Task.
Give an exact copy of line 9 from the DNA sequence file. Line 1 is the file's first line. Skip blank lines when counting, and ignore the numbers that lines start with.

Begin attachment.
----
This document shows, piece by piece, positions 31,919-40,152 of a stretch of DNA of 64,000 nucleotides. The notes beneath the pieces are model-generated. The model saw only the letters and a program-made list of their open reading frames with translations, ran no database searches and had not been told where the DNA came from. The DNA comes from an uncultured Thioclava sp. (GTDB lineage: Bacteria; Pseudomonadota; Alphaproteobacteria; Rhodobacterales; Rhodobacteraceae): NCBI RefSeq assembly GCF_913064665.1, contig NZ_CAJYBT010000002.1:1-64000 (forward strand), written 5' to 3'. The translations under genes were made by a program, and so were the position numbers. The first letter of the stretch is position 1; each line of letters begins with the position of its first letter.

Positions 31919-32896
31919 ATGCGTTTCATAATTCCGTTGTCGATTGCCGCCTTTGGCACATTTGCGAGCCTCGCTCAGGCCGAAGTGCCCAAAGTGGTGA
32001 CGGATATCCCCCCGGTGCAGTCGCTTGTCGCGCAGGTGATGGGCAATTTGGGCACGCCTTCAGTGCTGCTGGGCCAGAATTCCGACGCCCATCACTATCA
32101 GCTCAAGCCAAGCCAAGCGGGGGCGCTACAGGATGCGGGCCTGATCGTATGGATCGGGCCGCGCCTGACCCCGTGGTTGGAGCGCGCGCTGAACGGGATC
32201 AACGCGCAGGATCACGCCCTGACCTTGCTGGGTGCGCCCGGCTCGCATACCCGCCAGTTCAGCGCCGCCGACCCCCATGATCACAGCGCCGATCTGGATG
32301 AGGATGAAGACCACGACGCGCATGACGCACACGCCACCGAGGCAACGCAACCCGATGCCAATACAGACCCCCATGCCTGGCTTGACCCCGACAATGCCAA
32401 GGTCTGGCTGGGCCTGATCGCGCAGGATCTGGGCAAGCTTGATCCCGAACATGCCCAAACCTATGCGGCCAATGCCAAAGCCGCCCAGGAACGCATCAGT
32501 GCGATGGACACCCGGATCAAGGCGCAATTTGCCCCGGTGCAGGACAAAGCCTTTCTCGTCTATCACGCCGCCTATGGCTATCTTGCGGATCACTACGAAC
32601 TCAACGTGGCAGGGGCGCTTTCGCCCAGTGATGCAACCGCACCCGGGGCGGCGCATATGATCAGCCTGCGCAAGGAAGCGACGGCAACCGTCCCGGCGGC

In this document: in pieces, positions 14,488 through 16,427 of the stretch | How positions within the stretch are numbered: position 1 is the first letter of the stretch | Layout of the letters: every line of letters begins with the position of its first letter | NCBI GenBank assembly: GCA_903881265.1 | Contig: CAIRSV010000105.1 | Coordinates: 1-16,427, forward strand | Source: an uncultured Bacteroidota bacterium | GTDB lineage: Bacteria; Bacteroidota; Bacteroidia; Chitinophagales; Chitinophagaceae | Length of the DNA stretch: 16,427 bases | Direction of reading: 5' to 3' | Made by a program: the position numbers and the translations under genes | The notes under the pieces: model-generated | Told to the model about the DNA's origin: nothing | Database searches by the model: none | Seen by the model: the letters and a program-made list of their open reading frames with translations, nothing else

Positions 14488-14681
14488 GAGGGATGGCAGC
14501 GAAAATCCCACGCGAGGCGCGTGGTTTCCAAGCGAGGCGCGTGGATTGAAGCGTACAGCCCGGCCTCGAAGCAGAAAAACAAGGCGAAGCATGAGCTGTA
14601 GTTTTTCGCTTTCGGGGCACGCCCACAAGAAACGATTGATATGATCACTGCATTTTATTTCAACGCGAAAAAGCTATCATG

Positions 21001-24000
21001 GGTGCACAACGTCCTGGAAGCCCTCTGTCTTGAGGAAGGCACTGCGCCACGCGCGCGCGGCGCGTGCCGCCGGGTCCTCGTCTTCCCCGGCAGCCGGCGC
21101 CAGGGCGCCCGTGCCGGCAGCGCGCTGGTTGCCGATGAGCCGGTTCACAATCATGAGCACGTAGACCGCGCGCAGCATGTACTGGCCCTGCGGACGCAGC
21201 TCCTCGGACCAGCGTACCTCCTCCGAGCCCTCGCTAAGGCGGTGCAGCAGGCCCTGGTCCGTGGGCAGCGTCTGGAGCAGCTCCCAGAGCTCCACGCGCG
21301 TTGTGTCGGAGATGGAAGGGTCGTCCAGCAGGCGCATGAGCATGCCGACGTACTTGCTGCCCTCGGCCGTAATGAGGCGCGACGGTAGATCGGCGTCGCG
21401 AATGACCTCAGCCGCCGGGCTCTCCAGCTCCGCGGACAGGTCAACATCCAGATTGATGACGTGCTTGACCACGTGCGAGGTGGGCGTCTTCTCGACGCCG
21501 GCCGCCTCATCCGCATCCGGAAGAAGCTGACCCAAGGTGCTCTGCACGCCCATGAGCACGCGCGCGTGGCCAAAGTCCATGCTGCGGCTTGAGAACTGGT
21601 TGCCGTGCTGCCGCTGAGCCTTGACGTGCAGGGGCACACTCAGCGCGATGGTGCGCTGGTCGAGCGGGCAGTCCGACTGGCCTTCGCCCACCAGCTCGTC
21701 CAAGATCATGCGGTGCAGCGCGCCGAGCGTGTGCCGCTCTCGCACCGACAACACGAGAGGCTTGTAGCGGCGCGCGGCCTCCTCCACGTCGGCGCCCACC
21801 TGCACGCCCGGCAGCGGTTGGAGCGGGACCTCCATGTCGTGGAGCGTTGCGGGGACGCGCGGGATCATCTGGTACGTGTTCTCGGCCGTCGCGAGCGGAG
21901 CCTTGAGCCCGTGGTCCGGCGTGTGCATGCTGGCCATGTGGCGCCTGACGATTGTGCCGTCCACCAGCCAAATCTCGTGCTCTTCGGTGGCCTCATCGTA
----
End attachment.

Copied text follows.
32501 GCGATGGACACCCGGATCAAGGCGCAATTTGCCCCGGTGCAGGACAAAGCCTTTCTCGTCTATCACGCCGCCTATGGCTATCTTGCGGATCACTACGAAC